The reticule on my EQ6 polar scope is the older Polaris circle and constellation pattern. I've also heard the new ones are a clock face. I think I'd like that type better since its hard to get the constellations to line up properly. In actual use, I don't evenbother trying.I just put Polaris on the big circle in the clock position given by the hand controller at power up. Doing it that way is not terribly accurate but its enough that I can go right to PHD for drift aligning if I want. (The polarscope isalignedthough, that helps a lot).

Guy Cleveland

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Re: Sky Watcher EQ6 vs. Celestron CGEM
« Reply #21 on: January 14, 2018, 12:00:12 AM »
This is why I love CN. Hoping for a simple comparison between the two mounts, I instead was treated to a discussion of the idiosyncrasies of both mounts as well as an education. As a rank beginner my knowledge of things astronomical is minimal, but I'm learning, and discussions such as these delve way beyond the surface issues. I admit that some of the technology is beyond my understanding at this point, but it gives me a starting point from which to learn. Thanks to everyone.

I originally thought the CAVX would be a good mount for starters, but I'm still strong and would have no problem dealing with a heavier platform for my telescope. Obviously I have an eye toward AP, as photography has been an avocation of mine most of my life. The heavier CGEM or EQ6 would make an acceptable AP mount for planets and some DSOs. I'm leaning toward the Celestron mount, mostly because it is somewhat discounted if bundled with a SCT. I haven't had the luxury of a go-to mount yet, but I'm looking forward to it. 40 years ago my father bought an Edmund Scientific newt on a pier mount with an equatorial head. No drives, no slo-mo controls. We bought the accessory drive motors (crude beyond belief, even then) and we actually got the darn thing to track the moon and planets reasonably well for the technology of that junk. Go-to will be a treat.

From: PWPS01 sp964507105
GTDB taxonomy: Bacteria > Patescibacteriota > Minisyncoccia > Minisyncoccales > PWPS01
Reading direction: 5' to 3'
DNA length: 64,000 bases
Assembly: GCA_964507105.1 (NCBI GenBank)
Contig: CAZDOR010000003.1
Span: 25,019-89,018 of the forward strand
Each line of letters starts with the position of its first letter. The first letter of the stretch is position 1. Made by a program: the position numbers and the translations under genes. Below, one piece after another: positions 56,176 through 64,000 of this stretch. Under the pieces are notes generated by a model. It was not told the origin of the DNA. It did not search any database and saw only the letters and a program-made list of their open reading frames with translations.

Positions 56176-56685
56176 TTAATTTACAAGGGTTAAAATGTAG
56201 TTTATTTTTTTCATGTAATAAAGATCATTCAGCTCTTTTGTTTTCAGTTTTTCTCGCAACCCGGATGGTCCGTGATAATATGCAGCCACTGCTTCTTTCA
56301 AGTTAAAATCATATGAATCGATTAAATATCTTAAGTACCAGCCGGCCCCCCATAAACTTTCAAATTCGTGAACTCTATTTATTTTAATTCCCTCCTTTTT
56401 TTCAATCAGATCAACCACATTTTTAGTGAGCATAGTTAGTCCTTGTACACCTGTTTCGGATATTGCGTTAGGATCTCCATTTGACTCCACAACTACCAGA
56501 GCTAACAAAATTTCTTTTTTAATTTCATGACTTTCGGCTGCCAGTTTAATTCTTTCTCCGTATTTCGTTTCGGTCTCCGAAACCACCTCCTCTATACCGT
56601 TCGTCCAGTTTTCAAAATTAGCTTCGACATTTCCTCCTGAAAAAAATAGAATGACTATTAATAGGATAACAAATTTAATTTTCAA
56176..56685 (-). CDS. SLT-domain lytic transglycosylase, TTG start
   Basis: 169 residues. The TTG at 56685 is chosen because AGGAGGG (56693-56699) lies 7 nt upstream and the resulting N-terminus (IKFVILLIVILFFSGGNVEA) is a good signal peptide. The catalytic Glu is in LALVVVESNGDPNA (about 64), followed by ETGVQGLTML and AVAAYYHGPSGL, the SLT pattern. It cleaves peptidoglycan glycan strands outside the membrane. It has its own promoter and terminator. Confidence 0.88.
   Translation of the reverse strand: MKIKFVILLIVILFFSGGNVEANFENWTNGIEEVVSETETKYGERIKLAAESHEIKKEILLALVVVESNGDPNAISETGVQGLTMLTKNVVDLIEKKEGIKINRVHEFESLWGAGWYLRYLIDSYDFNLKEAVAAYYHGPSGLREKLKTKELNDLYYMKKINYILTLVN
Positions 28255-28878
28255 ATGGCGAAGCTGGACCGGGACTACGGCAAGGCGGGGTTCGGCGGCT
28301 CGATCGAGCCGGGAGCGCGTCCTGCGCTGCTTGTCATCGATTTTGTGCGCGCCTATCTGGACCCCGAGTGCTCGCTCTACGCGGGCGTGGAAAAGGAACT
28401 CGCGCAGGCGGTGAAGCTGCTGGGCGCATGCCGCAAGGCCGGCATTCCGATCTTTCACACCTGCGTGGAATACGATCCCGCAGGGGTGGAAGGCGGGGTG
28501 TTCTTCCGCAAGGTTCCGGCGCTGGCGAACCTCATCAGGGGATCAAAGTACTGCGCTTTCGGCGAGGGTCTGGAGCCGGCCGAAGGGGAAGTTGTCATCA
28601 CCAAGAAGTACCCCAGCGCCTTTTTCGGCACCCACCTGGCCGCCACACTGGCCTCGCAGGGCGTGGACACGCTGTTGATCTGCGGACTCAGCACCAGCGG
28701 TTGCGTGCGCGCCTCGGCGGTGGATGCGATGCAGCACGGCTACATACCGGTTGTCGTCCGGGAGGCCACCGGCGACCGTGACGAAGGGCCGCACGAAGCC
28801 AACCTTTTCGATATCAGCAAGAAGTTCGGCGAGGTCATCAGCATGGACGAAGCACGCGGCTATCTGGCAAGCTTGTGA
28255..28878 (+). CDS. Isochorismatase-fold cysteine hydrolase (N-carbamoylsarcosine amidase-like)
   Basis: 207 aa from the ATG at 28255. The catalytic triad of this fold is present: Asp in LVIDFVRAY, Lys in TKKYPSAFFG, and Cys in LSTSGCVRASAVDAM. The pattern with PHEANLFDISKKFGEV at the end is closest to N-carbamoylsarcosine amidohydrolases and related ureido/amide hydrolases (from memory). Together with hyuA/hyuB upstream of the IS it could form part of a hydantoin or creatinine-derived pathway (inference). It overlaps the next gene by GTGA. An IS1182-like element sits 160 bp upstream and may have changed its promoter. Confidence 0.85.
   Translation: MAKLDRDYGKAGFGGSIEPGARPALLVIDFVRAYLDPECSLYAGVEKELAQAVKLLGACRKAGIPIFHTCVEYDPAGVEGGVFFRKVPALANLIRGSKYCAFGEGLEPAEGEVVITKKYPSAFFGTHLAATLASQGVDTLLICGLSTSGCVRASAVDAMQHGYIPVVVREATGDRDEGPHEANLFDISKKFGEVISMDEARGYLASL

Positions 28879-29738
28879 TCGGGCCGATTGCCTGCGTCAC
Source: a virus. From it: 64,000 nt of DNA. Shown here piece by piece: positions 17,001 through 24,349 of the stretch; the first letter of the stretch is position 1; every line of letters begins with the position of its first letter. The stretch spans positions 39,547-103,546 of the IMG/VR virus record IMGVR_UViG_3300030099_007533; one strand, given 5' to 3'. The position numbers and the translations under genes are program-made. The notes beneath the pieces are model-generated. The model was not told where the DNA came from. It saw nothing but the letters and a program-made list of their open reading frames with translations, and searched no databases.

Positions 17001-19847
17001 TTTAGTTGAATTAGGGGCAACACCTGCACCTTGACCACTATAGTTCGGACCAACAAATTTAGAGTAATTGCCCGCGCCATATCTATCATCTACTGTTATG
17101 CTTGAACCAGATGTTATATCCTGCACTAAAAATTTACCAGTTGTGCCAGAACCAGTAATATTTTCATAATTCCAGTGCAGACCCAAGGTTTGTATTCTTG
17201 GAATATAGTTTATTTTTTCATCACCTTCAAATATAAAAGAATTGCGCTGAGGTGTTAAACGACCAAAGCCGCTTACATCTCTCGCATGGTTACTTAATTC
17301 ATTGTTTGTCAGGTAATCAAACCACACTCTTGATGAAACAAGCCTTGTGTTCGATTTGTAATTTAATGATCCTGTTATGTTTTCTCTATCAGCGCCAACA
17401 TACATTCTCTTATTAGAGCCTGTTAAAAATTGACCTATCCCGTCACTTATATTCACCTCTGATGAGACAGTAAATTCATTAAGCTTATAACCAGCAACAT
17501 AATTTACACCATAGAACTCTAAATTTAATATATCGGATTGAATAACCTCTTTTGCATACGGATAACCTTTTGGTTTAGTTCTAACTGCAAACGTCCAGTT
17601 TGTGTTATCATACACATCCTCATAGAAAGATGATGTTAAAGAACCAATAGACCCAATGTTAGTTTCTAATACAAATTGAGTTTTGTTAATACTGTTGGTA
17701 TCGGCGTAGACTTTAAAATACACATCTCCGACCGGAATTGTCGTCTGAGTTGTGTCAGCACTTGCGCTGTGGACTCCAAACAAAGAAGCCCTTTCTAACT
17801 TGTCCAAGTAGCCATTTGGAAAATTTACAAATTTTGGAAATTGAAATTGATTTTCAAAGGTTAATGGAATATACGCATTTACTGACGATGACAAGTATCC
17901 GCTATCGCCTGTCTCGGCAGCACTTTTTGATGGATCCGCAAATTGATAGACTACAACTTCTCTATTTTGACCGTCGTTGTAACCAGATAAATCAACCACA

chirafepes

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Re: Sky Watcher EQ6 vs. Celestron CGEM
« Reply #22 on: January 17, 2018, 11:49:26 PM »
In your situation, that would be my preference too. Go for the heaviest mount that you will not have trouble setting up.

falkwinsliche

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Re: Sky Watcher EQ6 vs. Celestron CGEM
« Reply #23 on: January 23, 2018, 05:08:28 PM »
I don't know if you said which telescope you're contemplating, but let me put in a good word for the 8-inch EdgeHD.

ebalared

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Re: Sky Watcher EQ6 vs. Celestron CGEM
« Reply #24 on: January 23, 2018, 07:02:23 PM »
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Correct save one part. The error does cause issues with long duration subexposures since you can't guide it out.
Huh? Of course you can guide it out, can't you? Just as with any other periodic error, flexure, or refraction. What have I missed? It just can't be corrected in advance by PEC.
It can be guided out but not easily and it harangued PEC. And after looking into it again it seems the last firmware update fixed the problem. It happened to a subset of the mounts and not all of them and thus it was not a high priority.<p class="citation">QuoteThe excellent PEC of the AVX is one thing I enjoy about it. I make lots of 1-minute exposures with a 300-mm lens with no guiding corrections; could probably go substantially longer.I have no inside information, but an educated guess might be that Celestron's next mount will have the brains of the AVX and the brawn of the CGEM. That is, a bigger AVX.